Tracking in Videos (KITTI-Trac). For this dataset we chose all 21 video clips that were collected from a moving car from KITTI Geiger et al. (2012) (about 8000 frames), but evaluate tracks only for 2 classes – cars and pedestrians. During the pre-processing step, these 21 video clips were broken into 276 chunks of length 3 seconds each with a 0.5 second overlap between consecutive chunks.
Traffic Surveillance Video Stream Data (SURV). We extracted images at 1 frame/minute from the video streams of 4 live HD quality traffic surveillance cameras, over one week (7 days) between 7:00 am and 7:00 pm each day. These cameras are located at major intersections in two U.S cities. We label the dataset corresponding to each of the four cameras as SURV-1, SURV-2, SURV-3 and SURV-4 respectively.
6.2 Quality of Satyam Groundtruth
To demonstrate that Satyam groundtruth is comparable to that in the ML benchmarks, we launched a job in Satyam for each of the six benchmark data sets described in Figure 17. Figures 16, 16 and 16 show some examples of groundtruth obtained using Satyam for detection, segmentation and tracking templates respectively. For this comparison, we evaluate match-precision (the degree to which Satyam’s groundtruth matches that of the benchmark) and match-recall (the degree to which Satyam’s workers identify groundtruth elements in the benchmark).
Figure 17 summarizes Satyam’s accuracy for the various templates relative to the benchmarks. Satyam has uniformly high match-precision (95-99%) and high match-recall (95%) for the relevant benchmarks. We find that Satyam often deviates from the benchmark because there are fundamental limits achieving accuracy with respect to popular benchmark data sets, for two reasons. First, some of the benchmarks were annotated/curated by human experts and have a small fraction of errors or ambiguous annotations themselves. Some of the ambiguity, especially in classification, arises from linguistic confusion between class labels (e.g., distinguishing between van and truck). Second, in others that were generated using specialized equipment (e.g., LiDAR), part of the generated groundtruth is not perceivable to human eye itself. In the rest of this section, we describe our methodology for each job category and elaborate on these fundamental limits.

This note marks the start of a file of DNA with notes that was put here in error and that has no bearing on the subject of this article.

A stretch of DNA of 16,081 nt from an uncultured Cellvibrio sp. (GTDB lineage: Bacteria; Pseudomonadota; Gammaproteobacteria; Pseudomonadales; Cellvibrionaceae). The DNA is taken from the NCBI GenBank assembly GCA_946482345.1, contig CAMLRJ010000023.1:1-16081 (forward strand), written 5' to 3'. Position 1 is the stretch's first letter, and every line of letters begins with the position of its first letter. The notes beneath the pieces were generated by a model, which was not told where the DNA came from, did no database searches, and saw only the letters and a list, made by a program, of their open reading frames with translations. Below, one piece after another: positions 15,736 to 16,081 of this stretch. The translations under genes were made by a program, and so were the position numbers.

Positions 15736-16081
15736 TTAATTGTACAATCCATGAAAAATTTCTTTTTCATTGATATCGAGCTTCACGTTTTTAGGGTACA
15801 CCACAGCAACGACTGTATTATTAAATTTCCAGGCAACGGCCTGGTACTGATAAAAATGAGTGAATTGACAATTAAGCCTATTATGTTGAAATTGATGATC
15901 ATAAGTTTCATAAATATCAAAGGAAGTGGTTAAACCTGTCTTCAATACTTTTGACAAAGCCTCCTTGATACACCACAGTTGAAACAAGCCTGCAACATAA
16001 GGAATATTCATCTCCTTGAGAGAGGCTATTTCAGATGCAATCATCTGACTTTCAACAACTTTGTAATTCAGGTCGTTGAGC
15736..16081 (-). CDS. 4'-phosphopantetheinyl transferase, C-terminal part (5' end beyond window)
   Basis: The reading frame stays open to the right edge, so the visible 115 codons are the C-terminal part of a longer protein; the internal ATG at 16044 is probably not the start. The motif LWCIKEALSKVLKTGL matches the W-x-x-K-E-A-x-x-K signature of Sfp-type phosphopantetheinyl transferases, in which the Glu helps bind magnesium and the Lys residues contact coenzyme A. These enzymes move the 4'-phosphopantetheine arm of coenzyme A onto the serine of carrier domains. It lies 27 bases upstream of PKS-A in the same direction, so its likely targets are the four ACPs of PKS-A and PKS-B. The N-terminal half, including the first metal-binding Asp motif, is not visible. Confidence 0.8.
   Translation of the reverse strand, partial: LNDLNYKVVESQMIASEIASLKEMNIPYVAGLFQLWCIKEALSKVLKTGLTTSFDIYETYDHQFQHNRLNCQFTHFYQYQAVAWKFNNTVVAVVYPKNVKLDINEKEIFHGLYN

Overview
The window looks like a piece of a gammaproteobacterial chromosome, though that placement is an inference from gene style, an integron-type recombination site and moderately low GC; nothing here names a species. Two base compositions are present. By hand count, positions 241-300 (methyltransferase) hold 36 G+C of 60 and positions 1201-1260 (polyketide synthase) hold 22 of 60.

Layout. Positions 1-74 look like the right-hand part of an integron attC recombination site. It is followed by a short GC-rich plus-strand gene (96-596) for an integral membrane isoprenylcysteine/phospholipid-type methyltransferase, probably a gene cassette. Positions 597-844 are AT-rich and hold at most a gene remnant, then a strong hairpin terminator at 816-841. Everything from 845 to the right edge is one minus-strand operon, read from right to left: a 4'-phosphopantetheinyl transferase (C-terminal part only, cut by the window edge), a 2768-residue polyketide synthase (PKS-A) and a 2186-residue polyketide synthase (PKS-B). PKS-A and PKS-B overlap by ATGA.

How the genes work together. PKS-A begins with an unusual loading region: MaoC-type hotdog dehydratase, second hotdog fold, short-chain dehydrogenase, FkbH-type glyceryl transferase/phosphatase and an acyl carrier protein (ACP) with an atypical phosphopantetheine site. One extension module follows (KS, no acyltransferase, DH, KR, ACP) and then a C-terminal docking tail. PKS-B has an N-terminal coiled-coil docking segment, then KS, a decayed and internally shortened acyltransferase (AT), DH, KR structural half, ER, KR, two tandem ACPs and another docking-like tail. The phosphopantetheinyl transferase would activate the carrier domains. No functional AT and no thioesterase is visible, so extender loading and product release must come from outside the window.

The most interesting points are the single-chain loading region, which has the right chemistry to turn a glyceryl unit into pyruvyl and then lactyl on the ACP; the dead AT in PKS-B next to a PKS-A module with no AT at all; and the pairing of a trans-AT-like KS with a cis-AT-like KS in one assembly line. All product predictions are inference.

. Satyam groundtruth for ImageNet-10 has a match-precision of 98.5% and a match-recall of 99.1%. The confusion matrix (Figure21) for all the 10 categories in ImageNet-10, shows that the largest source of mismatch is from 10% of vans in ImageNet being classified as lorry-trucks by Satyam. We found that all of vehicles categorized as vans in ImageNet are in fact food or delivery trucks (e.g., Figure 18), indicating linguistic confusion on the part of workers. The only other significant off-diagonal entry in Figure 21 at 1.6% results from linguistic confusion between Vans and SUVs. Discounting these two sources of error, Satyam matches 99.9% of the groundtruth.
Video Classification. Satyam’s groundtruth for this category set has a match-precision and match recall exceeding 99%. The confusion matrix (Figure 21) for the 10 categories in JHMDB-10 reveals only 3 mismatches compared to the benchmark groundtruth. We examined each case, and found that the errors resulted from class label confusion or from incorrectly labeled groundtruth in the benchmark: a person picking up his shoes was labeled as standing instead of picking; a person moving fast to catch a taxi was labeled as walking instead of running; and finally a person who was picking up garbage bags and throwing them into a garbage truck was labeled as picking up in JHMDB-10, while Satyam’s label was throwing. Discounting these cases, Satyam matches 100% with the groundtruth.